It is apparent that at all stages of the negotiations and the actual development of the Center, the principals intended the covenants to provide for segregation. The refusal of Food Corporation to sell or lease to others outside the Produce Market is proof that the restrictions did exist and were viable. As our supreme court stated in Ryan v. Hudak, 409 Pa. 211, 216, 185 A.2d 570, 572 (1962): "Moreover, subsequent acts of the parties, tending to show the construction they themselves placed upon the writing are important in determining their intention if such is not clearly expressed therein: (citations omitted)." Finally, the diagrams in the Redevelopment Proposal clearly indicate that wholesalers handling each major commodity group are to be placed in their own special areas within the market.
We therefore conclude that the covenants of paragraph 11 mandate a segregated market within the Center and that Food Corporation cannot transfer any interest in land which will cause a disruption of these segregated markets.
Having made the above determination, we must conclude that Levin Company is in violation of the covenants running with the land. In the absence of a finding that Terminal Corp. and the named individuals are estopped from demanding the enforcement of these covenants, we will enjoin Levin Company from further sales of fresh fruit and produce in the original containers within the Center but outside of the Produce Market.
The general rule as stated in Annot., 51 A.L.R. 3d
[ 239 Pa. Super. Page 298556]
(1973), is that where restrictive covenants constitute a part of a general plan or scheme for the development of a tract of land, they may be enforced by the owner of any other lot therein. See also 26 C.J.S. Deeds § 167(2)(a) (1956). However, Levin Company argues that Terminal Corp. and the named individuals are estopped from demanding enforcement of the covenants because they have participated in the breach and so do not come into court with clean hands. Levin Company also contends that the doctrine of laches now bars any cause of action against it for enforcement of the covenants.
The facts do indicate that as early as 1966 or 1967, members of Terminal Corp. were involved in produce transactions*fn4 with Levin Company. However, we are not convinced that the clean hands doctrine defeats the present action.
Where the rights of innocent parties are involved, the doctrine should be applied cautiously. Universal Builders, Inc. v. Moon Motor Lodge, Inc., 430 Pa. 550, 244 A.2d 10 (1968). While several of the members of Terminal Corp. have made purchases from Levin Company, many of the members have had no dealings with Levin Company, and a general ruling against Terminal Corp. on the basis of unclean hands would produce an inequitable result. This we will not sanction. Hartman v. Cohn, 350 Pa. 41, 38 A.2d 22 (1944). In addition, our supreme court has held that unclean hands will not operate to bar a cause of action if some of the plaintiffs are not so tainted. Bennett v. Lane Homes, Inc., 369 Pa. 509, 87 A.2d 273 (1952).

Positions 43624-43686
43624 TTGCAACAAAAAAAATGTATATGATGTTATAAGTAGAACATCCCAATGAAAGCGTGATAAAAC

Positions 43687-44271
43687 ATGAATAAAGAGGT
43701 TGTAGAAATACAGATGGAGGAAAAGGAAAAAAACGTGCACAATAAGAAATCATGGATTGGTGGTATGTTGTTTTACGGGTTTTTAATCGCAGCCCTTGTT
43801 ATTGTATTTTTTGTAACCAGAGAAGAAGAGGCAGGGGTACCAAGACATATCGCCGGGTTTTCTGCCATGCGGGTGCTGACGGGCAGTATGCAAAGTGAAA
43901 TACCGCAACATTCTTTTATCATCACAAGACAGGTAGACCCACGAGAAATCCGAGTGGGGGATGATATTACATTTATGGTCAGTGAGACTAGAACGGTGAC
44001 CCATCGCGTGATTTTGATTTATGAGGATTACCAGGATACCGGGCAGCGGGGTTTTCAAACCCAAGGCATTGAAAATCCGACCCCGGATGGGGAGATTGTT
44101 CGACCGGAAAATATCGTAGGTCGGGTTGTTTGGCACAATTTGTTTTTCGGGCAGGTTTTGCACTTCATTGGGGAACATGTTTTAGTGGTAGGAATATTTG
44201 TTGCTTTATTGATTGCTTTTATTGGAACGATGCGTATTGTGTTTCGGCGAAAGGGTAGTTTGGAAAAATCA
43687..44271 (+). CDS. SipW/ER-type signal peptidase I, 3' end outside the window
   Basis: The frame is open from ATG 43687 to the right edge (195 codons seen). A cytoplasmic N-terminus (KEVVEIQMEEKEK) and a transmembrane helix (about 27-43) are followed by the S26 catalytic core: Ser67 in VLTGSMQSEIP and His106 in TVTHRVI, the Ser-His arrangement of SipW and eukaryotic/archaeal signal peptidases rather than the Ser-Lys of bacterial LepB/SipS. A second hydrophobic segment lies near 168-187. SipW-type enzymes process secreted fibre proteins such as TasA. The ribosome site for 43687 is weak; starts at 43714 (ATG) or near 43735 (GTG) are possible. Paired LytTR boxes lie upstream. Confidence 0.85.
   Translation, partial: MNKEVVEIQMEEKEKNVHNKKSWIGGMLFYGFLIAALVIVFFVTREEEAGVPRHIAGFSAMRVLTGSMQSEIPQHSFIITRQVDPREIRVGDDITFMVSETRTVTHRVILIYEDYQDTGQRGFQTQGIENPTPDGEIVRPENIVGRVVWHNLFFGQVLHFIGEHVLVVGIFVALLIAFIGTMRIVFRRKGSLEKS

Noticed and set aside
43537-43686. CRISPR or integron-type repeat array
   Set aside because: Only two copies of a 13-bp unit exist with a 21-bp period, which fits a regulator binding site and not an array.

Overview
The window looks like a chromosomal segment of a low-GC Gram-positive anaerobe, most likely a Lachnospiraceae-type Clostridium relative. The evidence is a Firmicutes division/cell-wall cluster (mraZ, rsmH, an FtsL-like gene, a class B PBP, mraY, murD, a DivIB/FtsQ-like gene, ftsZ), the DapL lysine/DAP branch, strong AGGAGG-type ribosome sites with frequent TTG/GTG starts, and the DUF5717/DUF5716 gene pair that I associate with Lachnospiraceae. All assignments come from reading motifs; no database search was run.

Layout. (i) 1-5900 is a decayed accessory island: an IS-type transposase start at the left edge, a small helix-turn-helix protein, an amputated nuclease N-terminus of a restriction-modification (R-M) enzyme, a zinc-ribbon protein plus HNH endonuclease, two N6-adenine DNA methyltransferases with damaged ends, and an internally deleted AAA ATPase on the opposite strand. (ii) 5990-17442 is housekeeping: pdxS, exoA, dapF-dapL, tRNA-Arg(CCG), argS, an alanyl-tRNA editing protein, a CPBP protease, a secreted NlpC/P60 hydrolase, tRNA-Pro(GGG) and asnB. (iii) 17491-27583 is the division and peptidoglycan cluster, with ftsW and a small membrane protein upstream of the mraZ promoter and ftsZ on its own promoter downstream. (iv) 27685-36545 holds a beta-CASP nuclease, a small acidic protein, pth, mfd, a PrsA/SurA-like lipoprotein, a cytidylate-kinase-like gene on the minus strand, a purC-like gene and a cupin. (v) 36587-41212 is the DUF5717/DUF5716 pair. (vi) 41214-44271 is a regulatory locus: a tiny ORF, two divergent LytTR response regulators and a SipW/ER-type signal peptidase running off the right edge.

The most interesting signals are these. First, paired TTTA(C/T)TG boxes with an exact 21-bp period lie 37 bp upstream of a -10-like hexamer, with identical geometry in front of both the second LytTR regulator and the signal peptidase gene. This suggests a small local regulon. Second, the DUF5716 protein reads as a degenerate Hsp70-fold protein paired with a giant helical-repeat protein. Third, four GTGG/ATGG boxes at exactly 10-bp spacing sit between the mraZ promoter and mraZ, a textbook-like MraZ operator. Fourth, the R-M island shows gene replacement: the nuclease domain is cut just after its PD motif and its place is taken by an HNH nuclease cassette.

We would note that the purchases made by several
[ 239 Pa. Super. Page 299]
members of Terminal Corp. from Levin Company were of too small an amount to mandate a different result.*fn5 Levin Company's sales increased substantially from year to year and the previous acquiescence in minor violations does not preclude enforcement of the covenants where the breaches become substantial and more serious. Kajowski v. Null, 405 Pa. 589, 177 A.2d 101 (1962).
We are equally unconvinced by Levin Company's argument that the suit is barred by laches. We must reiterate that Albert Levin, president of Levin Company, was at all times aware of the restrictions on selling produce outside the confines of the Produce Market, and that the members of Terminal Corp. complained of the sales and requested that he cease his operations. While complaints alone will not always prevent the operation of laches, Harris v. Susquehanna Collieries Co., 304 Pa. 550, 156 A. 159 (1931), under the proper circumstances, such a complaint will preserve the cause of action. Cf., New York State Natural Gas Corporation v. Roeder, 384 Pa. 198, 120 A.2d 170 (1956). Here, Albert Levin promised to discontinue his business of selling fresh fruit and produce in the original container outside the Produce Market. It was reasonable for the members of Terminal Corp. to rely on that promise. See, Harris v. Susquehanna Collieries Co., supra.
It is axiomatic that "the mere passage of time does not establish laches; laches must be determined only after all the circumstances of the case are developed: (citations omitted)." Shapiro v. Shapiro, 424 Pa. 120, 131, 224 A.2d 164, 170 (1966). In addition, laches will only be established if the complaining party's want of due diligence in failing to institute his action causes prejudice to another. Siegel v. Engstrom, 427 Pa. 381, 235 A.2d 365 (1967). When we view the case under all the
[ 239 Pa. Super. Page 300]
circumstances, we fail to see an equitable justification for imposing laches on Terminal Corp. and its members. Albert Levin was aware of the restrictions and knew that he was in violation of them. He had been notified by Terminal Corp. that his company was to cease its operations outside the Produce Market. Terminal Corp.'s failure to immediately pursue its legal rights worked no prejudice on Levin Company. Any additional expenditures it made in nurturing its improper sales of fresh fruit and produce were made at its own risk after notice. New York State Natural Gas Corporation v. Roeder, supra.
The order involved in Appeal No. 1944 is affirmed. The order of the lower court in Appeal No. 1970 October Term, 1975 dismissing the complaint of Terminal Corp. and the named individuals and denying the injunction against Levin Company is reversed. The matter is remanded for a proper order in conformance with this opinion, enjoining Levin Company from further selling of fresh fruit and produce in the original container within the Center but outside the Produce Market.
Order in Appeal, No. 1944 affirmed; order in Appeal, No. 1970 reversed, and matter remanded.